Tech and gadgets

Electric city: Hong Kong’s fixation with gadgets

From transistor radios to fintech – how Hong Kong led the boom in consumer technology

For most Hongkongers, consumer technology means the smartphone in your hand – most likely made by Apple or Samsung. Walk past the city’s Apple stores at the weekend and you’ll see how obsessed Hongkongers are with the latest technology.

This isn’t a new thing. Hong Kong has always been synonymous with consumer technology – as much as, or more so, than Japan, South Korea and Taiwan.

In the 1960s, a huge proportion of transistor radios, electric razors, electronic toys and other small, low-cost products bore the mark ‘Made in Hong Kong’. Today, electronics manufacturing in Hong Kong, particularly of mass-consumer products, is a rarity.

Since the 1980s, factories and industrial plants have been relocating north to the Chinese mainland, most notably the Pearl River Delta, with its lower land rental rates and labour costs.

But Hong Kong’s connection with electronics, now mostly as a trading hub, remains extensive. Electronics are the territory’s biggest merchandise export. This month is the Hong Kong Electronics Fair, Asia’s largest. The oft-quoted story goes that two in 10 mobile phones sold in sub-Saharan Africa pass through tatty Chungking Mansions in Tsim Sha Tsui.

But Hong Kong also has a booming new electronics start-up culture, with co-work spaces and incubators, technology training programmes and technology centres: like the Hong Kong Science and Technology Park in the New Territories, host to 500 tech companies. Modern Hong Kong is also a hot centre for fintech and the growing Internet of Things arena.

But how and when electronics came to be a Hong Kong Thing is no longer well known to generations born either in the territory or overseas.

The manufacturing industry in Hong Kong started in the 19th century, with the earliest factories producing products such as matches and paper. By the early 20th century, small metal and electronic goods manufacturing had emerged. Simple items like ‘Made in Hong Kong’ Bakelite mains plugs – later made of plastic – became common in the world’s nickel and dime stores.

The first real electronics factory in the territory was established in early 1959, making transistor radios – invented four years previously in the US and already being mass-produced in Japan.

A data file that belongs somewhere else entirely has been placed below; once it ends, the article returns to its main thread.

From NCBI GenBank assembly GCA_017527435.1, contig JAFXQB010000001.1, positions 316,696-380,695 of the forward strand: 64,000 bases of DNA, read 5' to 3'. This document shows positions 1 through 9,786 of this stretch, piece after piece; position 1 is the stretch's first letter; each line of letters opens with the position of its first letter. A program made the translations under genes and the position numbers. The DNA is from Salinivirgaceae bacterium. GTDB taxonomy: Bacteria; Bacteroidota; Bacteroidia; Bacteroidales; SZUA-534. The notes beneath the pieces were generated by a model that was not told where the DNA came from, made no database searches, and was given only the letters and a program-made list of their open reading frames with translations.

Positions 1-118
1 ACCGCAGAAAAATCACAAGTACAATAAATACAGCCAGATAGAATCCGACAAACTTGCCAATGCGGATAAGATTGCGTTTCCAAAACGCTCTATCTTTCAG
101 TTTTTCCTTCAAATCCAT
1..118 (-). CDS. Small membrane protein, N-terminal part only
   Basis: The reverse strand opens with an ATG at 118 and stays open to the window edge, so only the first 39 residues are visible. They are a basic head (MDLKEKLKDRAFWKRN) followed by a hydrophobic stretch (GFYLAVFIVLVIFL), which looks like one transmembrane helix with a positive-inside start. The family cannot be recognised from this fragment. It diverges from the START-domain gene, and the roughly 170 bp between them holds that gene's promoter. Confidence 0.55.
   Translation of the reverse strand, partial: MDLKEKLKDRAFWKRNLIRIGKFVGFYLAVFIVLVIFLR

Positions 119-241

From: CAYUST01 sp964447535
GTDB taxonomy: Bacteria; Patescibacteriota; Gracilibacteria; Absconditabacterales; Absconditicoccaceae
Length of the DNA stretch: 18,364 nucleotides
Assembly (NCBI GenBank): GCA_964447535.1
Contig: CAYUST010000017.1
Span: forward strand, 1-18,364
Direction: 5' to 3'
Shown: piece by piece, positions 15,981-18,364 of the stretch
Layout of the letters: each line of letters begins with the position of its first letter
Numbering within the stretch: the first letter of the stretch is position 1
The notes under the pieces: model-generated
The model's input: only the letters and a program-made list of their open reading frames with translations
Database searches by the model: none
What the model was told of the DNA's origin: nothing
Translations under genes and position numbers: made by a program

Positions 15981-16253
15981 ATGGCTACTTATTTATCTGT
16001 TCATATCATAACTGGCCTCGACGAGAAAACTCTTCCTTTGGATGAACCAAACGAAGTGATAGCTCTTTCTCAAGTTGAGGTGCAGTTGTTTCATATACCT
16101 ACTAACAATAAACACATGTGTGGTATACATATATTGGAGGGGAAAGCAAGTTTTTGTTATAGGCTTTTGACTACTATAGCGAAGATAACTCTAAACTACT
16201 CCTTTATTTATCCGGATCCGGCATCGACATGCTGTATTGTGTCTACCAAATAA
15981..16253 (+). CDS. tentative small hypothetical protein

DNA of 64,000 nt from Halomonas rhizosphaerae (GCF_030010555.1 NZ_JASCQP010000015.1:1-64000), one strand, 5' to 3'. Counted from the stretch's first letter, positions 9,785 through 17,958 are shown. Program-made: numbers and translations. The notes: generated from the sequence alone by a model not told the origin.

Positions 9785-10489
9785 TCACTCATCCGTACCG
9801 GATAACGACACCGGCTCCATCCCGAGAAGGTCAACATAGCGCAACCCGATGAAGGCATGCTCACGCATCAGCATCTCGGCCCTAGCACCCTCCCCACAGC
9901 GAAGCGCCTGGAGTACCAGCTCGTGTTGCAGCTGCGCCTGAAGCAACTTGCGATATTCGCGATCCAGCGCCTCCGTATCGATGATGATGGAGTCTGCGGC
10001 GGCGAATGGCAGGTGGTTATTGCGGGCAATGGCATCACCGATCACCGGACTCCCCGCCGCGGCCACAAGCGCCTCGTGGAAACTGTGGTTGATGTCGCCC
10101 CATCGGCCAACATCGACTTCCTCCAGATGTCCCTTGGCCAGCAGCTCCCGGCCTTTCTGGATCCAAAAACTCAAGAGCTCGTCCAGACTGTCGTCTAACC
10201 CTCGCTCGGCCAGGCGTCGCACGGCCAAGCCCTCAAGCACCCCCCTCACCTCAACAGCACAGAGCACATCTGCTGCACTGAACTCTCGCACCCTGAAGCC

Portable battery-operated radios were the cool new technology of their day and were the backbone of Hong Kong’s electronics manufacturing heyday. Less glamorous, but equally lucrative, was the manufacture of electronic components and circuit boards, along with cabinets, cases, knobs, chassis and more.

That first Hong Kong radio factory was owned by a local industrialist, Peter HT Woo, who subcontracted for Japan’s Sony, making 4,000 sets a month. In 1962, Woo set up the first Hong Kong radio brand, Atlas. Most Atlas radios were exported to the UK at first, then the US later.

There were three radio firms in Hong Kong by 1960, 12 by 1961 and 14 by May 1962. Much of the blossoming manufacturing activity took place in small apartments, where a few workers could assemble hundreds of radios a day. The dexterity of workers who often had previously worked in embroidery and carving favoured Hong Kong radio making.

Hong Kong radios undercut Japanese prices so effectively that Japan began to stop exporting components to the territory, but they were too late. By the early 1960s, Made in Hong Kong radios had Made in Hong Kong parts.

By the 1970s, transistor radios were passé, but computer memory, personal computers, TVs, VCRs, electronic watches and gaming devices were on the rise: the golden age of Hong Kong’s electronics manufacturing.

That time passed. Across the border, Shenzhen was growing from a fishing village into what would be the world centre for electronics manufacturing.

But by then, Hong Kong had moved on. 

The Hong Kong Electronics Fair (spring edition) takes place at the Hong Kong Convention & Exhibition Centre over 13-16 April.

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